NETHERLANDS – Representative organisations of European employers, workers and pension funds have said they want to be heard in the political debate about the revision of the IORP Directive and the quantitative impact study (QIS).
In a joint statement, they expressed concerns that the holistic balance sheet (HBS) approach as part of the QIS would ultimately lead to a Solvency II-like supervision of pension funds, and questioned its feasibility.
The social partners said the public consultation by pensions authority EIOPA on the draft specification of the QIS in July had only reinforced their concerns.
They also lamented that the European Commission had failed to earmark issues such as sponsor support, pension protection schemes and risk margins for further investigation in the final QIS specifications.
They said Brussels should pay more attention to the fact that IORPs were long-term investors that contributed to the stability of the financial markets.
"At the moment, it feels as if the potential new rules push for short-term security at the expense of long-term investments and pensions adequacy," they added.
Matti Leppälä, secretary-general and chief executive at the European Federation for Retirement Provision (EFRP), said: "The QIS may seem very technical, but it is part of a deeply political process. It can have a big impact on the valuation methods for pension assets and liabilities, and therefore on the willingness of employers to provide supplementary pensions."
According to Leppälä, the use of the HBS would, in practice, be very difficult "due to the huge complexity and subjectivity of the underlying assumptions".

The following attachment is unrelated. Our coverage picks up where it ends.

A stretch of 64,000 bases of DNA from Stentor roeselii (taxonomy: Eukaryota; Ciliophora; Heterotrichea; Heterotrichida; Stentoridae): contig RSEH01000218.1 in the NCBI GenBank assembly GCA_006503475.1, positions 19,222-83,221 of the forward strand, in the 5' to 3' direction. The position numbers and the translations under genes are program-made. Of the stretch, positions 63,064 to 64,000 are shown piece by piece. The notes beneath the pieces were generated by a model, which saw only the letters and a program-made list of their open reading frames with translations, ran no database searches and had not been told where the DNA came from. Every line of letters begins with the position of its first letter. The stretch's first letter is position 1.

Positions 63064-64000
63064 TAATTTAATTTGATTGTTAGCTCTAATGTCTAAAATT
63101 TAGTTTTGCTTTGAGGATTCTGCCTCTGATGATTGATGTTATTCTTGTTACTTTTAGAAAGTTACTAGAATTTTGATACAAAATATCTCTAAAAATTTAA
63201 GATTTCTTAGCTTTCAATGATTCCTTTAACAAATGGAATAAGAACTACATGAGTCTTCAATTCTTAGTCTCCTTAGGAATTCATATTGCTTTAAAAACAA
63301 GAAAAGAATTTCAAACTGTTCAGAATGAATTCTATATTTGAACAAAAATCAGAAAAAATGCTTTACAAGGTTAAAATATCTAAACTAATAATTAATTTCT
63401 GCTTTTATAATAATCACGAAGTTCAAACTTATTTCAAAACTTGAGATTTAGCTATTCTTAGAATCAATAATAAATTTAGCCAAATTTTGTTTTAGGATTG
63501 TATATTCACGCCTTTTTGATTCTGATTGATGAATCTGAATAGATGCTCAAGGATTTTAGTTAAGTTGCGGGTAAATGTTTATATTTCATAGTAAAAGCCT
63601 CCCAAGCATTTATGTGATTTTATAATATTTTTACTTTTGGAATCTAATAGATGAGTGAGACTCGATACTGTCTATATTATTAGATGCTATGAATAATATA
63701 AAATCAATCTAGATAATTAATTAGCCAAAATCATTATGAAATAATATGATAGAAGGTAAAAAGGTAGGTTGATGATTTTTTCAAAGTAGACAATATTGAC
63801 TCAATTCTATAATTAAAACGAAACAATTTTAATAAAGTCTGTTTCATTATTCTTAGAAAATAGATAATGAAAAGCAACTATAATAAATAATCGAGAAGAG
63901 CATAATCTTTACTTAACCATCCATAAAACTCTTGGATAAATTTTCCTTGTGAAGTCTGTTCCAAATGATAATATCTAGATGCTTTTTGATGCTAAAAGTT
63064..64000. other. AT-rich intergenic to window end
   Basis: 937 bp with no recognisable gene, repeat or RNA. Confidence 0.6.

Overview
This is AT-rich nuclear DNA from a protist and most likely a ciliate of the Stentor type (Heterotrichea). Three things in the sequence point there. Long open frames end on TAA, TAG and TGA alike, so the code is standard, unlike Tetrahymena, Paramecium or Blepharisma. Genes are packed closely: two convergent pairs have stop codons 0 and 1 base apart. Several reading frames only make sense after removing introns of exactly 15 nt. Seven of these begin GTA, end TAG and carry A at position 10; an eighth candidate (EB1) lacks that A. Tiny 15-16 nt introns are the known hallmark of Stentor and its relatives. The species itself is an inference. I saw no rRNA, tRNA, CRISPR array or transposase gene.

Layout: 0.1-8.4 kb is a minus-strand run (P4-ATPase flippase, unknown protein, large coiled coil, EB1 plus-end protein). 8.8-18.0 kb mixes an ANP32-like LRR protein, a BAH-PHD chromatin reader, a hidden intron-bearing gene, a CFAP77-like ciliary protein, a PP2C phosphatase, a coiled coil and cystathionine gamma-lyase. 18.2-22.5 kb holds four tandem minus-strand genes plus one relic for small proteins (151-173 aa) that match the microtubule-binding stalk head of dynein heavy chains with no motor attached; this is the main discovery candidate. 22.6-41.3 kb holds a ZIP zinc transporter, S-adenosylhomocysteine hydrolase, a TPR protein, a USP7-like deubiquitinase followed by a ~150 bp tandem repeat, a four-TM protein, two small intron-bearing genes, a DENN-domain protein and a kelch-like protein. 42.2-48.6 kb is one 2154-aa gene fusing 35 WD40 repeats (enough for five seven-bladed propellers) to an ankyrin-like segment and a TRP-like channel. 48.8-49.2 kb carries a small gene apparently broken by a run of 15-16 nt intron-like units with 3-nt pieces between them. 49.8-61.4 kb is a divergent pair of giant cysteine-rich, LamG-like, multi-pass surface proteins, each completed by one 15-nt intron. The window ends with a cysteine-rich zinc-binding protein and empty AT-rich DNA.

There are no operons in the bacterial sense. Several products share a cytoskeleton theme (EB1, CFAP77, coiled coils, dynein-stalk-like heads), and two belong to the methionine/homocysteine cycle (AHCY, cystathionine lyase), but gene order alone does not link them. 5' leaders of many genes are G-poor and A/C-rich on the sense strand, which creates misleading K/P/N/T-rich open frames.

"What we need is a supervisory framework that recognises the unique characteristics of IORPs and is workable for employers and IORPs," he said.
The group includes the EFRP, the European Trade Union Confederation, the European Fund & Asset Management Association, the European Centre of Employers & Enterprises Providing Public Services, BUSINESSEUROPE, the European Association of Paritarian Institutions, the European Private Equity and Venture Capital Association and the European Association of Craft, Small and Medium-sized Enterprises.
Elsewhere, in a draft report for the Committee on Employment and Social Affairs, Ria Oomen-Ruijten, MEP and rapporteur on pensions, said she was very critical of possible quantitative requirements for pensions funds in a revised IORP Directive.
"Unlike commercial insurance schemes," she said, "pension funds are not designed to make a profit, but, as a rule, are an expression of solidarity within and between generations."
Oomen-Ruijten warned that increased capital adequacy requirements would increase costs, "jeopardising the adequacy of pensions of current and future pensioners".